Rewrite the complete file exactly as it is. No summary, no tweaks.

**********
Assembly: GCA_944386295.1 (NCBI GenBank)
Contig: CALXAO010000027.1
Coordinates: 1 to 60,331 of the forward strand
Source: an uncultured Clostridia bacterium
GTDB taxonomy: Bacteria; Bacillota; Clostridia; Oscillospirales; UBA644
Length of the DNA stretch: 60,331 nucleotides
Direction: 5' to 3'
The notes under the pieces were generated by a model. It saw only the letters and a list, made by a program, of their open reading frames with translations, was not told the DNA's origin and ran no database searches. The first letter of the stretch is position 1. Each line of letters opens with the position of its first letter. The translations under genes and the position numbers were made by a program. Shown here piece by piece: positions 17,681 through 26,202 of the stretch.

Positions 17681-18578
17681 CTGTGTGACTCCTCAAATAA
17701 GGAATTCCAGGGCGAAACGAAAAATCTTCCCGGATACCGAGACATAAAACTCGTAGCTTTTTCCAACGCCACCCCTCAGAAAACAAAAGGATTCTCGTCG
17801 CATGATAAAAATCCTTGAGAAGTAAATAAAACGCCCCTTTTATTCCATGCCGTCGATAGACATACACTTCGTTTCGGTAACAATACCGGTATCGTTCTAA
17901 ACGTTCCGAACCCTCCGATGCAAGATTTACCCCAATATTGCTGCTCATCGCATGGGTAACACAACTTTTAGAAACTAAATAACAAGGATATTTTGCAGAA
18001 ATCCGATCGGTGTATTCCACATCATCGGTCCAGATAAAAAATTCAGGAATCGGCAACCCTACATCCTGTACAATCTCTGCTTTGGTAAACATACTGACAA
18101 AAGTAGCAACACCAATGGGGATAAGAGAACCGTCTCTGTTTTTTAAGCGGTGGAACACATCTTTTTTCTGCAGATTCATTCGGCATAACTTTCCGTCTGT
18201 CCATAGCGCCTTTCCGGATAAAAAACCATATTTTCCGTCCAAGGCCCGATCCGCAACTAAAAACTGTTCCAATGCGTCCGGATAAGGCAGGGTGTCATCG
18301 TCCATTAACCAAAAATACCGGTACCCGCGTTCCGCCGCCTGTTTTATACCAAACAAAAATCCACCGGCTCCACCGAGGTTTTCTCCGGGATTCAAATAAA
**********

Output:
Assembly: GCA_944386295.1 (NCBI GenBank)
Contig: CALXAO010000027.1
Coordinates: 1 to 60,331 of the forward strand
Source: an uncultured Clostridia bacterium
GTDB taxonomy: Bacteria; Bacillota; Clostridia; Oscillospirales; UBA644
Length of the DNA stretch: 60,331 nucleotides
Direction: 5' to 3'
The notes under the pieces were generated by a model. It saw only the letters and a list, made by a program, of their open reading frames with translations, was not told the DNA's origin and ran no database searches. The first letter of the stretch is position 1. Each line of letters opens with the position of its first letter. The translations under genes and the position numbers were made by a program. Shown here piece by piece: positions 17,681 through 26,202 of the stretch.

Positions 17681-18578
17681 CTGTGTGACTCCTCAAATAA
17701 GGAATTCCAGGGCGAAACGAAAAATCTTCCCGGATACCGAGACATAAAACTCGTAGCTTTTTCCAACGCCACCCCTCAGAAAACAAAAGGATTCTCGTCG
17801 CATGATAAAAATCCTTGAGAAGTAAATAAAACGCCCCTTTTATTCCATGCCGTCGATAGACATACACTTCGTTTCGGTAACAATACCGGTATCGTTCTAA
17901 ACGTTCCGAACCCTCCGATGCAAGATTTACCCCAATATTGCTGCTCATCGCATGGGTAACACAACTTTTAGAAACTAAATAACAAGGATATTTTGCAGAA
18001 ATCCGATCGGTGTATTCCACATCATCGGTCCAGATAAAAAATTCAGGAATCGGCAACCCTACATCCTGTACAATCTCTGCTTTGGTAAACATACTGACAA
18101 AAGTAGCAACACCAATGGGGATAAGAGAACCGTCTCTGTTTTTTAAGCGGTGGAACACATCTTTTTTCTGCAGATTCATTCGGCATAACTTTCCGTCTGT
18201 CCATAGCGCCTTTCCGGATAAAAAACCATATTTTCCGTCCAAGGCCCGATCCGCAACTAAAAACTGTTCCAATGCGTCCGGATAAGGCAGGGTGTCATCG
18301 TCCATTAACCAAAAATACCGGTACCCGCGTTCCGCCGCCTGTTTTATACCAAACAAAAATCCACCGGCTCCACCGAGGTTTTCTCCGGGATTCAAATAAA